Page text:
3. Business and organizational metrics are clearly linked.
4. Diversity is a source of competitive advantage.
5. Social initiatives aim to create a better world and align and energize the organization. (7)
In this new paradigm employee diversity is not just a legal requirement. It is a new strategy that helps attract and retain the best and the brightest.
People who are attracted to health care want to make a difference in the care of patients. A unifying mission and strategy can be extraordinarily powerful in getting discretionary effort from a diverse group that is united in a common cause.
(1.) Cyrus the Great, accessed on August 29.2011, at http://en.wikipedia.org/wiki/ Cyrus_the_Great.
(2.) Kouzes JM and Posner BZ. The Leadership Challenge, 4th ed.; John Wiley and Sons, San Francisco, 2007.
(3.) Sargut G. and McGrath RG. "Learning to Live with Complexity", in Harvard Business Review, Sept. 2011, pp. 69-76.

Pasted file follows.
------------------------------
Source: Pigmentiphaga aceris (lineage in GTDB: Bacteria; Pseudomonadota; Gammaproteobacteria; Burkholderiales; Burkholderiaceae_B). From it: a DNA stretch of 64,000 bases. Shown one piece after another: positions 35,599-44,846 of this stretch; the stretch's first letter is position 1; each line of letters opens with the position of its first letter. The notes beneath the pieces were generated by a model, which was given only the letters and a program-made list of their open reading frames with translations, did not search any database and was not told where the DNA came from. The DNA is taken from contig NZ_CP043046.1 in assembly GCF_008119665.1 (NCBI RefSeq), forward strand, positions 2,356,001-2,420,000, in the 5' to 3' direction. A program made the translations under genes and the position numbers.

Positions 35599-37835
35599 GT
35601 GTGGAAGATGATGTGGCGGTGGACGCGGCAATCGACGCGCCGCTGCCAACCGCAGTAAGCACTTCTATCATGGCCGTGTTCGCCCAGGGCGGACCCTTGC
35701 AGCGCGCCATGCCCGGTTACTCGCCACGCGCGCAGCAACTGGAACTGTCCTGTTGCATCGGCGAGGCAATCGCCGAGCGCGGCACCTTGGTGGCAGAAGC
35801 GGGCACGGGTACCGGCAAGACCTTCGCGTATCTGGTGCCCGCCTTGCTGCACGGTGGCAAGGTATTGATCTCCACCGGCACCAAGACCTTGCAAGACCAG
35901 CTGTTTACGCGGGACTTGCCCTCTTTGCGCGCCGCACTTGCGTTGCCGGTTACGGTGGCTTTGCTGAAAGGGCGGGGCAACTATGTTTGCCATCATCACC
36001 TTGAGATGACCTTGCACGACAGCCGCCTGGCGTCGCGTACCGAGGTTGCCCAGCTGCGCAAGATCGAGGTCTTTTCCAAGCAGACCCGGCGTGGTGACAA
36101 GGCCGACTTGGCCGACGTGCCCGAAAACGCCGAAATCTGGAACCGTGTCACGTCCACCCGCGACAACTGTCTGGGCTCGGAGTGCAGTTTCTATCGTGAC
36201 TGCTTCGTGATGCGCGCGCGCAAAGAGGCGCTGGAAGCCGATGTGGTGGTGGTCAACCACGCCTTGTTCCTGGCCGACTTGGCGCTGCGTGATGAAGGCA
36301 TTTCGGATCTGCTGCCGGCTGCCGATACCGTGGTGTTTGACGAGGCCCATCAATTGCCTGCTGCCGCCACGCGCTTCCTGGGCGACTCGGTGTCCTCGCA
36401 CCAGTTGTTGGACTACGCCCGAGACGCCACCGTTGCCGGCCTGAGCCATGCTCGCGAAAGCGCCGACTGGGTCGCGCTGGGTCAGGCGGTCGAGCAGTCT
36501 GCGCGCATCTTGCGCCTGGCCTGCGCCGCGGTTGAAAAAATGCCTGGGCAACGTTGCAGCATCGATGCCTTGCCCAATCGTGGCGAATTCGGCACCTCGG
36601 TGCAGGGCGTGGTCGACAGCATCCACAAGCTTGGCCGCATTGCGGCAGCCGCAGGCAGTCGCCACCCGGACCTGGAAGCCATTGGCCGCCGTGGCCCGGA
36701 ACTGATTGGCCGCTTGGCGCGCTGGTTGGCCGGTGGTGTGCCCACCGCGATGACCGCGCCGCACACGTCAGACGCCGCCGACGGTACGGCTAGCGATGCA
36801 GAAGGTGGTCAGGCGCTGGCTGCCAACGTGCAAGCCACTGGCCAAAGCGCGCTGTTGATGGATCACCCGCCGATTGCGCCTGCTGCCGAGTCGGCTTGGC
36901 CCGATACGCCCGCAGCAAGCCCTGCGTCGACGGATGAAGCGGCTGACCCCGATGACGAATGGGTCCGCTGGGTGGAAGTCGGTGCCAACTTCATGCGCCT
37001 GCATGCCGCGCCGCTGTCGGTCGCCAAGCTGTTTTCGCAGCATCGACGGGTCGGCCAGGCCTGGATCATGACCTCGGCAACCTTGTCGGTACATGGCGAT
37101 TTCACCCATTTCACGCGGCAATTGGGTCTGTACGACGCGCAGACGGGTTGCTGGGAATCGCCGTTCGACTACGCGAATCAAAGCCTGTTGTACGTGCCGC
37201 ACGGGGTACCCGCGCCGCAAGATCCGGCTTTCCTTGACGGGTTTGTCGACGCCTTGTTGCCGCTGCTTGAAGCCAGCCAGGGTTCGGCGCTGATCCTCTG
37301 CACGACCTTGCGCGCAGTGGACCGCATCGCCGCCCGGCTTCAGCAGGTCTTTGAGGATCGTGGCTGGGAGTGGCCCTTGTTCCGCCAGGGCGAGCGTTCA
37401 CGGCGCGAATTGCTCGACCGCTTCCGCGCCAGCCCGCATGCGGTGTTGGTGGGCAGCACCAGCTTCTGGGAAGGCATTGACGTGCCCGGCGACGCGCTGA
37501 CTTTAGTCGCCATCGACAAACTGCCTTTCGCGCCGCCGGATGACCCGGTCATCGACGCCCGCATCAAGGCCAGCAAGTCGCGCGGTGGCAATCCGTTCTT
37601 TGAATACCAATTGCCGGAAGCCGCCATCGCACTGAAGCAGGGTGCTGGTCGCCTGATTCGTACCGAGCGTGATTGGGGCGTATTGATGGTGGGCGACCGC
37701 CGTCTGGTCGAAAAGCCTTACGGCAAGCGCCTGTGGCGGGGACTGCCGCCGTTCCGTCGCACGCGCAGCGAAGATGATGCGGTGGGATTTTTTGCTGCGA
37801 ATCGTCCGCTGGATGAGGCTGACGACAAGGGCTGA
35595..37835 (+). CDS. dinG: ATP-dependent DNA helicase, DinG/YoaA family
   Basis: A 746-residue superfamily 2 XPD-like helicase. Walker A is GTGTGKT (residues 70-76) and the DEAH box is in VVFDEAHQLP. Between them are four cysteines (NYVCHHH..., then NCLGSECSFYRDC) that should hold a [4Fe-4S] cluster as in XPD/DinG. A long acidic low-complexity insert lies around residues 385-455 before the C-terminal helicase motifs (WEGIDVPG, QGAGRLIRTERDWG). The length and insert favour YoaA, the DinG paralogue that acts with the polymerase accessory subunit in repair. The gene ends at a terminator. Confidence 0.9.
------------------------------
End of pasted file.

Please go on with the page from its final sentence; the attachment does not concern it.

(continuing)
(4.) Cognitive bias, accessed on August 29, 2011, at http://en.wikipedia.org/wiki/Bias.
(5.) Confirmation bias, accessed on August 29.2011, at http://en.wikipedia.org/wiki/ Confirmation_bias.
(6.) Hernandez JS. "Speak truth to power: the end of bobbleheaded leadership." Physician Exec. 2010 Jul-Aug; 36(4):40-1.
(7.) Foote N, Eisenstat R. and Fredberg T. "The Higher Ambition Leader," Harvard Business Review, Sept. 2011, pp. 95-102.
James S. Hernandez, MD, MS, is medical director of laboratories and chair of the division of laboratory medicine at the Mayo Clinic in Arizona.
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|Title Annotation:||Management Matters|
|Author:||Hernandez, James S.|
|Date:||May 1, 2014|